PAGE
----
In the modern day business environment, organizations are constantly forced to exhibit innovation and enhanced performance to remain relevant and profitable in an ever increasingly competitive arena.
The input of both the individuals and groups in the organization is invaluable towards the achievement of organizational goals.
Whereas the potential of groups and teams is monumental and crucial and as such indispensable to the organization, there comes a time when the fate of the organization may hang on the very shoulders of an individual.
However, it is not always easy to make an impact in an organization especially if you are a new employee. There are various challenges that a new employee faces before he/she gets accepted by other employees.
For example, competition is always rife among employees and conflicts of interest are always bound to occur. This is mainly attributed to the fact that each organization has a culture that new employees must adhere to.
At the same time, existing employees always undermine new employees or view them as threats. With this in mind, this study shall provide a detailed analysis of the challenges new employees are bound to face upon joining a new organization.
How these challenges affect the emotional status of the new employee shall be discussed and the various factors that may mitigate their productivity addressed.
Solutions as to how a new employee can adapt to the new environment with ease shall also be offered. To this end, a detailed analysis on how being a new employee affects an individual’s stress levels, motivation and attitude towards work shall be presented.
The organizational context
Morgan defines an organization as an institute, group or an association which has a specific purpose and goals. For a group to deem itself as an organization, there must be observable elements of cooperation and coordination within the members of the group by a pre-prescribed format.
As such, the key to the establishment of any organization is the presence of some common and quantifiable goals which are to be pursued collectively.
In an organization, the role that an individual plays must be looked at against the background of the overall effects that his actions may have on the entire organization. However, being a new employee has a devastating effect on the role that the individual must play.
For example, other employees may intentionally refuse to share vital information, the managers and supervisors may undermine your capabilities thereby assigning you tasks that are below your potential, and you may face difficulties in socializing with other members since friendship is a process that requires trust and time neither of which a new employee possesses.
Consequently, the new employees find it very difficult to get work done since they are often isolated and without adequate knowledge of the organizational structure and mechanisms.
Traditional organizations have been characterized by rigidity and structural form whereby emphasis on an individuals input has not been as pronounced.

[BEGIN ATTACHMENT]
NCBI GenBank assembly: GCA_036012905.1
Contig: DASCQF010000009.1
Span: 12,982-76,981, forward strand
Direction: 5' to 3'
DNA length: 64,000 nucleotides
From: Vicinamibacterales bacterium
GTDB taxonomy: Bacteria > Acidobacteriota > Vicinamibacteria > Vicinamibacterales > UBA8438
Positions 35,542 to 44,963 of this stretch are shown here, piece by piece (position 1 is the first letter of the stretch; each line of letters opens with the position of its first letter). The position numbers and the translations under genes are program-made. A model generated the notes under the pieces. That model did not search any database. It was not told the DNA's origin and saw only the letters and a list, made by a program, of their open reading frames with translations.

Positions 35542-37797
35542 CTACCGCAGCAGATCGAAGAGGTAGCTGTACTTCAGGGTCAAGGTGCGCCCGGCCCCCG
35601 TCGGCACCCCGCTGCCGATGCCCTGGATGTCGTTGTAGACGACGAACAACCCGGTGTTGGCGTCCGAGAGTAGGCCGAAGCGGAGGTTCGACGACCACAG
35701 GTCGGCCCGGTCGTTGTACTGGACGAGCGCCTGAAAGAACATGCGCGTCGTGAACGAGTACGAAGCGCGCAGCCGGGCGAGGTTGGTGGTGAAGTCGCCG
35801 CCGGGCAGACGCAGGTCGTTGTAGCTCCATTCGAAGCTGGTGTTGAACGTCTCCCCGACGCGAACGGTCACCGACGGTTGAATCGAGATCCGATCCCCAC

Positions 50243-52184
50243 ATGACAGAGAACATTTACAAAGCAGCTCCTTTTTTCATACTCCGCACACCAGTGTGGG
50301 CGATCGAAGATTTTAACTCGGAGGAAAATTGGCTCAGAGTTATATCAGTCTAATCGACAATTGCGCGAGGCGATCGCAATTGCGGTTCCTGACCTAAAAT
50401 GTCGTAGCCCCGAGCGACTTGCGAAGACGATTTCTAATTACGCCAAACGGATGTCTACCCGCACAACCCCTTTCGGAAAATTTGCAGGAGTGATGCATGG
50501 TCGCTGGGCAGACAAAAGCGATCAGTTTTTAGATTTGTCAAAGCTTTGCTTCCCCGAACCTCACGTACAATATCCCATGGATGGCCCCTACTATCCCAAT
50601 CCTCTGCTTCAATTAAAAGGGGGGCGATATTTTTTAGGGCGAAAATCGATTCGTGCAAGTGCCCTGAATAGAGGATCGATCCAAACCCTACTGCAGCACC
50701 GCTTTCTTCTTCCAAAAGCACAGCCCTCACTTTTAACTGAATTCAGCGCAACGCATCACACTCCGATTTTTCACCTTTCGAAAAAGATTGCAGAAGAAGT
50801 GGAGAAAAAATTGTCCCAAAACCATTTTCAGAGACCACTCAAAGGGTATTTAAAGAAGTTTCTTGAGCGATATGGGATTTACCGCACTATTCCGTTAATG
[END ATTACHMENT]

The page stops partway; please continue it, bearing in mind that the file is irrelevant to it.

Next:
The traditional organization is modeled around pre-defined plans and set goals which are all directed towards the optimization of performance by the organization.
Most of the activities are designed such that they adhere to organizational routines that are inherent to a well-established structure.
In this regard, new employees always find it hard to adjust to the system being utilized in the new organization. This level of frustration de-motivates them thus affecting the morale they had while joining as well as their attitude towards work.
The social process of joining a new organization
A social process can be defined as the activities that an individual does to facilitate interactions in a given setting or society.
One of the most important attributes in this process is communication. Communication refers to the verbal and non-verbal cues used to ensure that people understand each other. When joining a new organization, it is always important to ensure that you have the best communication skills.
This not only allows you to get to know other employees, but it also ensures that they get to understand you and what you represent.
As such, the first step when joining a new organization should be to introduce yourself and the role that you are to play with other employees. In so doing, you eliminate the probability of being misjudged.
Also, the introduction also removes the tension that may exist between you and other employees all the while giving you a chance to gather some information about the people you are about to work with and how the organization works.
After introducing yourself, you can categorize fellow employees in terms of their perception towards you and their roles in the organization.
Having such information is always very important to new employees because they can identify the people that are willing to help them understand the organization (orientation) and understand how to approach different people in case of some sort of complication.
Present conditions have called for restructuring to how organizations function. Nadler’s study (cited in Malhotra 2000, p.1) indicates that the traditional organizational structure was built for a relatively stable and predictable environment.
This is contrary to the present day environment which is characterized by an increased level of instability and the risk of unforeseen changes in the business environment for organizations.
This new environment in which the organizations find themselves calls for a reassessment of organizational practices. One of the reassessments made is the placement of even greater emphasis and value on the input of teams within the human resources of the organization.
With this in mind, a new employee would do well if he/she would identify people to team up with. Upon joining a group, a new employee can participate in various activities through suggestions.
If you are a new employee and you do things on your own, the chances of creating enemies are always very high. As such, they are a member of a team that enables a new employee to showcase his/her talents and abilities without being judged.